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NYT's New Fashion Critic Opens Can of Sass on the CFDA Awards

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Last year's CFDA Awards. Image via Getty.
Last year's CFDA Awards. Image via Getty.

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The CFDA Awards need to be fixed, says newly-installed New York Times fashion critic Vanessa Friedman. As they stand right now, they're irrelevant, predictable and downright boring. How boring? Let her count the ways:

1. The show's nominees could not be more predictable.

Marc Jacobs or Alexander Wang or Joseph Altuzarra for women's wear? The Row or Proenza Schouler or Alexander Wang (yes, again) for accessories? And so on. OOOHHH. I can't wait! O.K., maybe that is a bit of an exaggeration. "I am mildly curious" would be a more accurate description.

After all, every one of the names nominated for one of the big three awards has won before — in Mr. Jacobs's case, nine (count 'em) times, including a lifetime achievement award in 2011 (and I would be happy to discuss the inexplicable logic of how you follow that one with another women's wear award with anyone who cares to comment); in Proenza's case, five times; in Mr. Wang's case, three times, though he has been nominated 11 times. Tom Ford, who is getting the lifetime achievement award this year, has also won five times.

2. What is the sense of bestowing an "International Award"?

Granted, there has been some effort to broaden things out — the CFDA bestows an "international award," given this year to Raf Simons of Dior — but in a way, that only serves to underscore the us-and-them divide. I mean, surely Marc Jacobs is an international business? Ditto Alexander Wang, who is also creative director of Balenciaga? Ditto — well, every nominee, really.

3. And for that matter, what's the sense of categorizing certain designers as "American"?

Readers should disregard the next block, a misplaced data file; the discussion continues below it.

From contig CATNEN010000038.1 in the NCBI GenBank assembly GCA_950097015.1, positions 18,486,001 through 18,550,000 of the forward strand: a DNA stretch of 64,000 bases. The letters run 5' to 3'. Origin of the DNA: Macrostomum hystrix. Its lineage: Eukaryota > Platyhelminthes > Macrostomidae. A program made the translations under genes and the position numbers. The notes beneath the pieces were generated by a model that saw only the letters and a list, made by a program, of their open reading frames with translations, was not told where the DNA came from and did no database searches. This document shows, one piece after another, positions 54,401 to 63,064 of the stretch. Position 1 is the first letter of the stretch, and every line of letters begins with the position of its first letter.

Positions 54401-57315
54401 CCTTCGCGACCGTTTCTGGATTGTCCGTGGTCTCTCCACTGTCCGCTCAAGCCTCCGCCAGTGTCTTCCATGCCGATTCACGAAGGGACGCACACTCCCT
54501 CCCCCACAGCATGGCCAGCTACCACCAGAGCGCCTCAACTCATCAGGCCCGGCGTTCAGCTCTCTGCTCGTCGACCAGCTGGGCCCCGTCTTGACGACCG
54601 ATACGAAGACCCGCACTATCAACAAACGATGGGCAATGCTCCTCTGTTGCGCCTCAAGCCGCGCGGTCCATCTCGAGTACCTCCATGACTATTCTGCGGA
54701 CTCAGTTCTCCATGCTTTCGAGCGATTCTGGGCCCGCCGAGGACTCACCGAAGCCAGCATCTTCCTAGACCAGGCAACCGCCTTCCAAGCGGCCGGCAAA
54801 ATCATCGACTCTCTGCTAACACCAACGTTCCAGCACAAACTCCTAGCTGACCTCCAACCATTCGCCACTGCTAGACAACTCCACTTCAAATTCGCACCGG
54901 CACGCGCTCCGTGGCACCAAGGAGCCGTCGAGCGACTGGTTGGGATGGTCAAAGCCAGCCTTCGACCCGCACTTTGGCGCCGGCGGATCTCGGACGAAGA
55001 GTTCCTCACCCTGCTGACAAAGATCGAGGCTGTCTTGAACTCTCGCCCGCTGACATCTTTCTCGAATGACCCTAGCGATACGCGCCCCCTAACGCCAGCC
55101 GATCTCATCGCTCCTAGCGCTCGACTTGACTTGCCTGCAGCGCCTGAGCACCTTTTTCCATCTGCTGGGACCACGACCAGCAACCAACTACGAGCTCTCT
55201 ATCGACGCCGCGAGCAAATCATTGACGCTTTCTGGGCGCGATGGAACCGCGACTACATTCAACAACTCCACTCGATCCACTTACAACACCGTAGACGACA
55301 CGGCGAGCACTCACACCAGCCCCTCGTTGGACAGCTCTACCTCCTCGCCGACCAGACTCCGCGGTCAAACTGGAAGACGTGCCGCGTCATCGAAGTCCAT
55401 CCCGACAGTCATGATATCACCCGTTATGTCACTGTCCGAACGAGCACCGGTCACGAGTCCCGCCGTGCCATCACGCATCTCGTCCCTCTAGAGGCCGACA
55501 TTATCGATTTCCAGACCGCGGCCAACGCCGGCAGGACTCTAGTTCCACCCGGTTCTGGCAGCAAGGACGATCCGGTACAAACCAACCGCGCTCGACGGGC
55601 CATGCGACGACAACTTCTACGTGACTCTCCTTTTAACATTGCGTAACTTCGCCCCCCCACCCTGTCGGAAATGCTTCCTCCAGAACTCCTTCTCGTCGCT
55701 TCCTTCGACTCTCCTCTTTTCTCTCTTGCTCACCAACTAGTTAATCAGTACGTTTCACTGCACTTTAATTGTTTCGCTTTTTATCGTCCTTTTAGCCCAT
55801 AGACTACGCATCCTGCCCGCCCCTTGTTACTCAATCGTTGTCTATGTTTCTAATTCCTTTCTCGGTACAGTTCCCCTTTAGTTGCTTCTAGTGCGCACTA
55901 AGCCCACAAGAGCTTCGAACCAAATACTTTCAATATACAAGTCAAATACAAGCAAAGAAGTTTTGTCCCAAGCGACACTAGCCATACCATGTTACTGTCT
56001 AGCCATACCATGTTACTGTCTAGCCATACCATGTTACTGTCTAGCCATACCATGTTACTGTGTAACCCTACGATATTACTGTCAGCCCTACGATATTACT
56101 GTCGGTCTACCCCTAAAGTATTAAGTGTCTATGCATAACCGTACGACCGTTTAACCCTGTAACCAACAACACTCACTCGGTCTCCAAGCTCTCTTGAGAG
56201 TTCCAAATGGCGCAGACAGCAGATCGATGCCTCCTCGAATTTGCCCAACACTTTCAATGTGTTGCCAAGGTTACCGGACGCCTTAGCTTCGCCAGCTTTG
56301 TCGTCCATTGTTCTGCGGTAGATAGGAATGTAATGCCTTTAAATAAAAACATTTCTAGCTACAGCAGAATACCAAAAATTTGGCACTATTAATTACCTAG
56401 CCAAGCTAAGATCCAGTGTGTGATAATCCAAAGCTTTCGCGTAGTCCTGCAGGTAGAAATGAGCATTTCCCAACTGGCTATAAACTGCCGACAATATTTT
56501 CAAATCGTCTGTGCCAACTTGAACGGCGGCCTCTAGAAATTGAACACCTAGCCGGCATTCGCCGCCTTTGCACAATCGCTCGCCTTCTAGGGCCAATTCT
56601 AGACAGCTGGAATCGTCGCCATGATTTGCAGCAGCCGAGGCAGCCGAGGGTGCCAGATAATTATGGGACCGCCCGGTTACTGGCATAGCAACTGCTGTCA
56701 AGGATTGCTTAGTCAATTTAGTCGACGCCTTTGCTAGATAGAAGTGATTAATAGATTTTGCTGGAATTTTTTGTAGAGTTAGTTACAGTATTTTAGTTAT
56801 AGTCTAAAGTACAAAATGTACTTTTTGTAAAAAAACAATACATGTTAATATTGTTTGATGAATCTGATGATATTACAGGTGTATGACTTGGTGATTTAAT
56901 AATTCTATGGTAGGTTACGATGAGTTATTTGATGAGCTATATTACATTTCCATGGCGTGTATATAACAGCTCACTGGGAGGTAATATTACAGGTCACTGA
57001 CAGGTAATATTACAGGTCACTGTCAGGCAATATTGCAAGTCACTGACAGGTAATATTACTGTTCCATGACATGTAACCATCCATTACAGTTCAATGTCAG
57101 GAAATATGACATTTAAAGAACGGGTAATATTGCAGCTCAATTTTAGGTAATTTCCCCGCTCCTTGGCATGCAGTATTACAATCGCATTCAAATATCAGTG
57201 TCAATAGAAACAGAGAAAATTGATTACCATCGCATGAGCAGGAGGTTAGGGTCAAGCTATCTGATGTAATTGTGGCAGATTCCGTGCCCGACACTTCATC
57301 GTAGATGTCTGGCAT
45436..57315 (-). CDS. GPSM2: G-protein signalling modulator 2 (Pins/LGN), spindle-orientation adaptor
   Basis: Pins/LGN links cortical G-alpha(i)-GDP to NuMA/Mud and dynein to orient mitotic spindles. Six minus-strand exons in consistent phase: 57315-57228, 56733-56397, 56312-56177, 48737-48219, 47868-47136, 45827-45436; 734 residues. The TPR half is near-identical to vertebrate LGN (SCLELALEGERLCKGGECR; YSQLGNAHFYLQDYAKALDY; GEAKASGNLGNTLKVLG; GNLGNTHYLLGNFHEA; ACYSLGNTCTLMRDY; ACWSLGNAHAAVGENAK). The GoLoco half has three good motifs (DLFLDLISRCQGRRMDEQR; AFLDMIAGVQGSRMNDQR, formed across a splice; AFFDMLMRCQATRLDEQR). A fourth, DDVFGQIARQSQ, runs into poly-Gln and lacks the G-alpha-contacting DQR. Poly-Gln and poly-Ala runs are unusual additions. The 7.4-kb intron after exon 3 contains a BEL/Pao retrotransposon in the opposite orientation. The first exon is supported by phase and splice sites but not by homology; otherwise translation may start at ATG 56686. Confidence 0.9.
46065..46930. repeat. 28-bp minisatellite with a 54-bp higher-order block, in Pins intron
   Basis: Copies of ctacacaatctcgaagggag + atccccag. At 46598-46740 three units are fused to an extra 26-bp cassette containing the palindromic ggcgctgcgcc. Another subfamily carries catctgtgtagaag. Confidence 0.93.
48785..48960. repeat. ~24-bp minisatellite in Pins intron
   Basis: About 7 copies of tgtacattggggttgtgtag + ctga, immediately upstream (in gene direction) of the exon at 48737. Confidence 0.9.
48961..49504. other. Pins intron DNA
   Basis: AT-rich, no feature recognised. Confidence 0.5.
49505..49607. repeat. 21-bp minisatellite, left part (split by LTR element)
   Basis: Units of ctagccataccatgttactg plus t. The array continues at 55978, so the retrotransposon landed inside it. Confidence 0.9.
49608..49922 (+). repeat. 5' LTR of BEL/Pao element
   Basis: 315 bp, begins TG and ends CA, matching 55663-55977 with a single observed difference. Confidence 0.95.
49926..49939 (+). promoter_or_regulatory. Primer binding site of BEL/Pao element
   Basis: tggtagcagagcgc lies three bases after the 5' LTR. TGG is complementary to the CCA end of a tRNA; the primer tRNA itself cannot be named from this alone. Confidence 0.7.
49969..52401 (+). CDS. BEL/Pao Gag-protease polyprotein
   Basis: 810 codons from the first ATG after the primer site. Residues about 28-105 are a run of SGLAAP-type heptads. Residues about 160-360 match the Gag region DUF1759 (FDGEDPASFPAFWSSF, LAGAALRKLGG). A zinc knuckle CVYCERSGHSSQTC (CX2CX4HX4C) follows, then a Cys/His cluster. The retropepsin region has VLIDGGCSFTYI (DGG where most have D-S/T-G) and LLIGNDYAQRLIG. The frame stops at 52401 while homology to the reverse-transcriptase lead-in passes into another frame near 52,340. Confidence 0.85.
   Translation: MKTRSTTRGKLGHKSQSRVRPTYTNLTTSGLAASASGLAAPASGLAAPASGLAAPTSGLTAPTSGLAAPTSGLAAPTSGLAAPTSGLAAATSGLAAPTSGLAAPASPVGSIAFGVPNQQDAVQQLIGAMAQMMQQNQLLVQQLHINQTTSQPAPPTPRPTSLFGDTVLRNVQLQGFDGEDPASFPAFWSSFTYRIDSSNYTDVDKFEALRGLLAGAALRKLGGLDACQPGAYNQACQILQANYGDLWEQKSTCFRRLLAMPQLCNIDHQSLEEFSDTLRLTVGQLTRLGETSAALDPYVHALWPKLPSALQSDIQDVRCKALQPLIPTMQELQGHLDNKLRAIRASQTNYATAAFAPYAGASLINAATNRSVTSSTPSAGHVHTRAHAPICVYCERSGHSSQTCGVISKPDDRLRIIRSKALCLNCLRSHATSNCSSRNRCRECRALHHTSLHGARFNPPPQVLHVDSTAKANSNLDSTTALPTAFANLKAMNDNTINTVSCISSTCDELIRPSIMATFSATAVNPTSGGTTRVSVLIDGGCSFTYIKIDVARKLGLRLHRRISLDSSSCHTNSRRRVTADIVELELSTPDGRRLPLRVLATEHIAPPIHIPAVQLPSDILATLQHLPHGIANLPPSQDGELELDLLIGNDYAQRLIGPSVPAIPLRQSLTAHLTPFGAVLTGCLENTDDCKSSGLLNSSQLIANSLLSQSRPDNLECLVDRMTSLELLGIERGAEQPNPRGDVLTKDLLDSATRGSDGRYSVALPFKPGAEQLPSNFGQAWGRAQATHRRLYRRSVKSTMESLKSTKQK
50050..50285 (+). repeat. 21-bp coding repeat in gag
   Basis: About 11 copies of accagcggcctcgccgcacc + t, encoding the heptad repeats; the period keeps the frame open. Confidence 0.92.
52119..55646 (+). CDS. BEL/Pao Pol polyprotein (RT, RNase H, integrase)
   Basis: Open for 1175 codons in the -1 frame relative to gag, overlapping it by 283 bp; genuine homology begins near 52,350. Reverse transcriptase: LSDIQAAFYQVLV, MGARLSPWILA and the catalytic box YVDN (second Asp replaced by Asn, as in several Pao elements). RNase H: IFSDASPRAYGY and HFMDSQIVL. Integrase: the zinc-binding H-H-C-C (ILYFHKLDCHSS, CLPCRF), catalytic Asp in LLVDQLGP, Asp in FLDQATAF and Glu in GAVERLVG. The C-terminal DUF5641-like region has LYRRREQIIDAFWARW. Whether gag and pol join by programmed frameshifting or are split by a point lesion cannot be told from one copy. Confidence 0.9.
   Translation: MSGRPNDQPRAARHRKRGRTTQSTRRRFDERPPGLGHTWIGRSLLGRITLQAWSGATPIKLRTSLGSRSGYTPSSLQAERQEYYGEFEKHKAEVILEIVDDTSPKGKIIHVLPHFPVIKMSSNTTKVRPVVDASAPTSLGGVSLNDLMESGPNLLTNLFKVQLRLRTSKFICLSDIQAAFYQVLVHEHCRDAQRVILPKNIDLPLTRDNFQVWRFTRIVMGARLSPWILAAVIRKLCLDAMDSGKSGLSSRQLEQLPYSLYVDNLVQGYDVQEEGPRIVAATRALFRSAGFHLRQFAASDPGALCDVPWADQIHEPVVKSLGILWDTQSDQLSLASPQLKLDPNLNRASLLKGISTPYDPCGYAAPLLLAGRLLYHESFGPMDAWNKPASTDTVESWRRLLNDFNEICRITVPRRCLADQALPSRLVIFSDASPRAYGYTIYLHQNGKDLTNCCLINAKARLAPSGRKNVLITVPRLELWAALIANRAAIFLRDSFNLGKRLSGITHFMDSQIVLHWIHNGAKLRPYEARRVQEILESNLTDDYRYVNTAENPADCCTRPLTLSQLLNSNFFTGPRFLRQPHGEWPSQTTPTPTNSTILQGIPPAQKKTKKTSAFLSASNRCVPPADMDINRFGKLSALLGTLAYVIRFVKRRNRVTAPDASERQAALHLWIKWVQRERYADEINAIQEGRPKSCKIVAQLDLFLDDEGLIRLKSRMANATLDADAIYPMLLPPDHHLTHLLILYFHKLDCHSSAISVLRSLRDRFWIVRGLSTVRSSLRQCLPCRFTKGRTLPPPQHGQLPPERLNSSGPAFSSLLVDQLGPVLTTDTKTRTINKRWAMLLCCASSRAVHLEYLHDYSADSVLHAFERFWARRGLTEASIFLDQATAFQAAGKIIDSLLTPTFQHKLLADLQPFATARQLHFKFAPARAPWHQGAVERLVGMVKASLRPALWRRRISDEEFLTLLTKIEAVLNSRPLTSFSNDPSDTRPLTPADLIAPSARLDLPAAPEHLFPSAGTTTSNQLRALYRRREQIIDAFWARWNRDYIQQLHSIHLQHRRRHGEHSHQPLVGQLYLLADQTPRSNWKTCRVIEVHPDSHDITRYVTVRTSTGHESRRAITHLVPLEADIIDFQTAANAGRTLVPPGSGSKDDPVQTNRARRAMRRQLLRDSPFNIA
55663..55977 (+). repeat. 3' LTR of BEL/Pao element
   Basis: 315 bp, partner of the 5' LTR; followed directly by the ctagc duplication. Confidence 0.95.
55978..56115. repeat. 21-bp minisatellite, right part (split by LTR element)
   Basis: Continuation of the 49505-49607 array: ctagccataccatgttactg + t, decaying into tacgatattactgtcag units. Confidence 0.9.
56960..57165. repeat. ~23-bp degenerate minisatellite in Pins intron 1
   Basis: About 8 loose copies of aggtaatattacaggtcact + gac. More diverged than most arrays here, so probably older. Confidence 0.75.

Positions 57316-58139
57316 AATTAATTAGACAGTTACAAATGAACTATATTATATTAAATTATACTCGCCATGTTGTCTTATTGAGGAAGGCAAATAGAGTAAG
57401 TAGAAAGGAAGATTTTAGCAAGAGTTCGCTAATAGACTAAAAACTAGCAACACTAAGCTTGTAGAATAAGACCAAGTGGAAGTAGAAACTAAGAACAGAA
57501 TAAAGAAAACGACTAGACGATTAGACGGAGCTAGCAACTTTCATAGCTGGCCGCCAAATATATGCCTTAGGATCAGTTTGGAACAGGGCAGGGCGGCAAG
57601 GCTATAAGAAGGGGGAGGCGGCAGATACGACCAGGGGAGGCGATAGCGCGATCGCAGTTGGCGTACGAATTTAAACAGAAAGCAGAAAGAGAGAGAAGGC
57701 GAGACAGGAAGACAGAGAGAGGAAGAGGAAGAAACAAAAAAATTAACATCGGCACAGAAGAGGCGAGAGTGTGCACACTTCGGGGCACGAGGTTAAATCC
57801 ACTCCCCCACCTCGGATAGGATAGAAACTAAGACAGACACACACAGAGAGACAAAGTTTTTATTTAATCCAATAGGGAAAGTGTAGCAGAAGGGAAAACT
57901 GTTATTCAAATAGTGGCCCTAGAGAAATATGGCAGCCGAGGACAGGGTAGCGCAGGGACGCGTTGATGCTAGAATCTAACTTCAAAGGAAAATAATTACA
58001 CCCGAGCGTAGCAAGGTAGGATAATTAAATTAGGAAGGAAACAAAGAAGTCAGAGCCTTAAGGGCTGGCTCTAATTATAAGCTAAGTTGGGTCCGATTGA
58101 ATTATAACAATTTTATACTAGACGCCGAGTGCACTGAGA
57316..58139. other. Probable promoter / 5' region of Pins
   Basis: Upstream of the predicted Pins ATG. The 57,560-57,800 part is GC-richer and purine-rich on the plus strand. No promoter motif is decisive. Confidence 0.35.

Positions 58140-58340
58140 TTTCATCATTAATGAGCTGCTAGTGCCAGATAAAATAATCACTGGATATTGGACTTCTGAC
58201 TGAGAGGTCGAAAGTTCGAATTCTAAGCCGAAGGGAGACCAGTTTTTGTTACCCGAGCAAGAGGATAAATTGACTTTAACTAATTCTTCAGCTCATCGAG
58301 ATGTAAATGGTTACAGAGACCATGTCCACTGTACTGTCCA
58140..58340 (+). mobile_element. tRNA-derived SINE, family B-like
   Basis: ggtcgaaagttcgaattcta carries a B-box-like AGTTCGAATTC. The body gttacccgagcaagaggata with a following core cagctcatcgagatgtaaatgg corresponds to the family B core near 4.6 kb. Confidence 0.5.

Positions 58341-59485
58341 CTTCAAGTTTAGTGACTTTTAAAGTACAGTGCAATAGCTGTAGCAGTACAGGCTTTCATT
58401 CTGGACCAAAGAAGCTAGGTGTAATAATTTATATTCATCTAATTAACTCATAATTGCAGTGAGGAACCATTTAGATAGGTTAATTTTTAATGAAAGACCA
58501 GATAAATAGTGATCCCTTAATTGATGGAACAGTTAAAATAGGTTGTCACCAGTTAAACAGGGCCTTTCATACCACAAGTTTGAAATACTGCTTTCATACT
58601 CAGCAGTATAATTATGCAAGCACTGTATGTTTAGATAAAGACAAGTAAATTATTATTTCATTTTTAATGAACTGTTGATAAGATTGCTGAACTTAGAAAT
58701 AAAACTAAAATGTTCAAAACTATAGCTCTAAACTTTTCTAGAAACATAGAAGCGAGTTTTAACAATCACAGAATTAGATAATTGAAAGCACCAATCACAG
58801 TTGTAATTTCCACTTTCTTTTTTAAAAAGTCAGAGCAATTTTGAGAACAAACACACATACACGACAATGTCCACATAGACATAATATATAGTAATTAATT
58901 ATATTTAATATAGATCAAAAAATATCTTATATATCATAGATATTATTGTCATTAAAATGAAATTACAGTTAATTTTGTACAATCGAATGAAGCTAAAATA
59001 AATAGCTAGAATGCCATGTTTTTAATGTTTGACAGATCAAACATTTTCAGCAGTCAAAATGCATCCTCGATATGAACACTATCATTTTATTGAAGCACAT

There's a reason Tom Ford just gave an interview to Women's Wear Daily and announced, in response to the question, "Do you feel connected to the American fashion industry?", "I don't … I am not nationalistic, I don't feel connected [to any one place]. I am a global brand, I live an international life and I have for many years." To that point: He lives in London, bases his business there — and holds his shows there. So what makes him an American designer? His passport?

4. It's all just a big publicity stunt anyways.

I understand there is both a financial and marketing imperative for the awards evening, given that people buy tickets and that it goes to support the CFDA, and that it is in the interests of the nominated designers to bring a celebrity, who will then get photographed on the red carpet and hence garner them, and by association, the CFDA and American fashion, lots of associated publicity. But still.

5. Fashion's Oscars? More like an unwelcome return to high school.

Wouldn't it be better to open the awards to the entire fashion industry, which, frankly, would make for a much more interesting evening, and may even create a situation that could legitimately be compared to the Oscars, as opposed to high school? I don't think it would contradict the current mission, which "recognizes the outstanding contributions made to American fashion by individuals from all areas of the industry and related arts." American fashion is influenced by fashion from all over the world, after all, just as it in turn influences other cities. We may as well acknowledge it. Even, well, award it.

How refreshing. And she'll be live-tweeting the event, which means there's probably plenty more snark to come.

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